Crosslisted as: X.EDUC-465
Applies to requirement(s): Meets No Distribution Requirement
Other Attribute(s): Community-Based Learning
C. Swift
Instructor permission required.
Advisory: Only available to undergraduates who have been accepted into the teacher licensure track in the Psychology and Education Department.

EDUC-295 Independent Study

Fall and Spring. Credits: 1 - 4

The department
Instructor permission required.

EDUC-300 The Process of Teaching and Learning: Developing Literacy in Early Childhood and Elementary Schools

Spring. Credits: 4

Through a balanced and integrated approach students will learn to develop literacy in early childhood/elementary schools. Class members will learn about emergent literacy, diagnosing language needs, integrating phonics skills in a literature-based program, the teaching of process writing, children's fiction and nonfiction literature, and the use of portfolios for assessment. Course required for spring semester practicum students. Course evaluation is based on written and oral work done individually and in groups. Requires a prepracticum.

Applies to requirement(s): Meets No Distribution Requirement
Other Attribute(s): Community-Based Learning, Speaking-Intensive, Writing-Intensive
J. Jacoby
Instructor permission required.
Advisory: Limited to students accepted to the practicum year program
Notes: Prepracticum required.

EDUC-320 Observing and Assisting in Inclusive Classrooms

Fall and Spring. Credits: 2

Students are expected to complete a supervised field experience full-time every day during January Intersession in an inclusive classroom in a school setting. Placements can be located within or outside of the Five College area. In addition to the field experience component, students attend three course meetings (detailed below). Reading and writing assignments focus on a survey of learning disabilities, descriptions of special education programs, understanding Individuals with Disabilities Education Act policies and placement options, interpreting Individualized Education Program plans, and planning curriculum for inclusive classrooms.

Applies to requirement(s): Meets No Distribution Requirement
S. Frenette
Instructor permission required.
Prereq: One of the following: PSYCH-230, PSYCH-233, EDUC-205, or EDUST-215.
Advisory: Permission to participate in prepracticum experience for credit is contingent upon attendance at the meetings in November. Consult Ms. Frenette in October for exact dates of the November course meetings.
Notes: This course is required of all students pursuing teacher licensure. Graded on a credit/no credit basis. Three mandatory meetings (2 hours each): two in November and one in Feb. Prepracticum: five days a week for three weeks in January.

EDUC-322 Practicum Seminar on Teaching and Learning: Early Childhood and Elementary Education

Spring. Credits: 4

This weekly seminar provides students with opportunities to examine curriculum development models, develop an integrated curriculum unit utilizing state and national content area standards, review researched based models of classroom management, and engage in dialogue with practicing teachers regarding numerous aspects of teaching and student learning. Additional topics covered include the arts in education, physical education, legal obligations of teachers, and home-school communication. As is the case in all pre-licensure programs, there is continued emphasis on addressing the needs of students with disabilities and English Language Learners.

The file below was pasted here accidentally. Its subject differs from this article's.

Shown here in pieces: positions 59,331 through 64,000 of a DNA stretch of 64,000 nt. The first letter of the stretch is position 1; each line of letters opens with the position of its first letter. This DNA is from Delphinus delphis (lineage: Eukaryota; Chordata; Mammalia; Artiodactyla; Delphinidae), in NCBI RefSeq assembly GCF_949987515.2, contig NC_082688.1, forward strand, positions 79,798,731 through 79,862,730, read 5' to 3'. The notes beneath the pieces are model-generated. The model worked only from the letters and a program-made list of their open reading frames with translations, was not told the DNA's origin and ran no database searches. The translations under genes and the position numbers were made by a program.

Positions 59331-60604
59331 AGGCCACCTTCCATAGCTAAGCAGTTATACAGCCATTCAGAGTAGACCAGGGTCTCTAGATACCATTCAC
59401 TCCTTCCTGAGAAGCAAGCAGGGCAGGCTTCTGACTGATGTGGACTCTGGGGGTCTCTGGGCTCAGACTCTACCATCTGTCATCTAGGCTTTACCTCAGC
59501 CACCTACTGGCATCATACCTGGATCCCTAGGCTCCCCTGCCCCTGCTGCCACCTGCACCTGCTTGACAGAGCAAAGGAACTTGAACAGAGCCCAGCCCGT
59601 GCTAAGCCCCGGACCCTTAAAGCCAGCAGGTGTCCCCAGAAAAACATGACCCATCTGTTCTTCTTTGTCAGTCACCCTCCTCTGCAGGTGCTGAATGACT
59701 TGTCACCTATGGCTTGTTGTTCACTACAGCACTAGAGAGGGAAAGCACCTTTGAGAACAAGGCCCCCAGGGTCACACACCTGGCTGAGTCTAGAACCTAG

Applies to requirement(s): Meets No Distribution Requirement
Other Attribute(s): Speaking-Intensive, Writing-Intensive
S. Frenette
Instructor permission required.
Advisory: Limited to students accepted into the practicum year program

EDUC-323 Student Teaching in Early Childhood and Elementary Schools

Spring. Credits: 10

Students participate in full-time student teaching in early childhood and elementary classrooms for 12 weeks. During this semester-long field-based placement, students hone classroom management skills, implement an extended integrated curriculum unit, deliver lessons in all content areas, and develop a wide range of assessment skills. The practicum culminates in two weeks of Lead Teaching, during which the student is responsible for managing all aspects of the classroom program. Students work with classroom teachers and college supervisors to address Professional Teaching Standards as required by the Commonwealth of Massachusetts' Pre-service Performance Assessment Program.

Applies to requirement(s): Meets No Distribution Requirement
Other Attribute(s): Speaking-Intensive, Writing-Intensive
S. Frenette
Restrictions: This course is limited to seniors.
Instructor permission required.
Prereq: EDUC-300, EDUC-320, and EDUC-325.
Notes: 5 days a week for 12 weeks full-time student teaching in school site (includes Mount Holyoke College's spring break); limited to students accepted to the practicum year program.

EDUC-324 Observing and Assisting in Early Childhood and Elementary Settings

Fall and Spring. Credits: 1 - 2

Discussions and fieldwork provide the student with an opportunity to understand the classroom as a learning community. The tutorial includes several meetings focusing on the student's participant observations and assigned readings. Fieldwork includes a minimum of 20 hours on site, individually scheduled in early childhood (pre K-2) or elementary (1-6) settings. Assessment includes in-progress reports and a final project related to fieldwork. Course graded on a credit/no credit basis.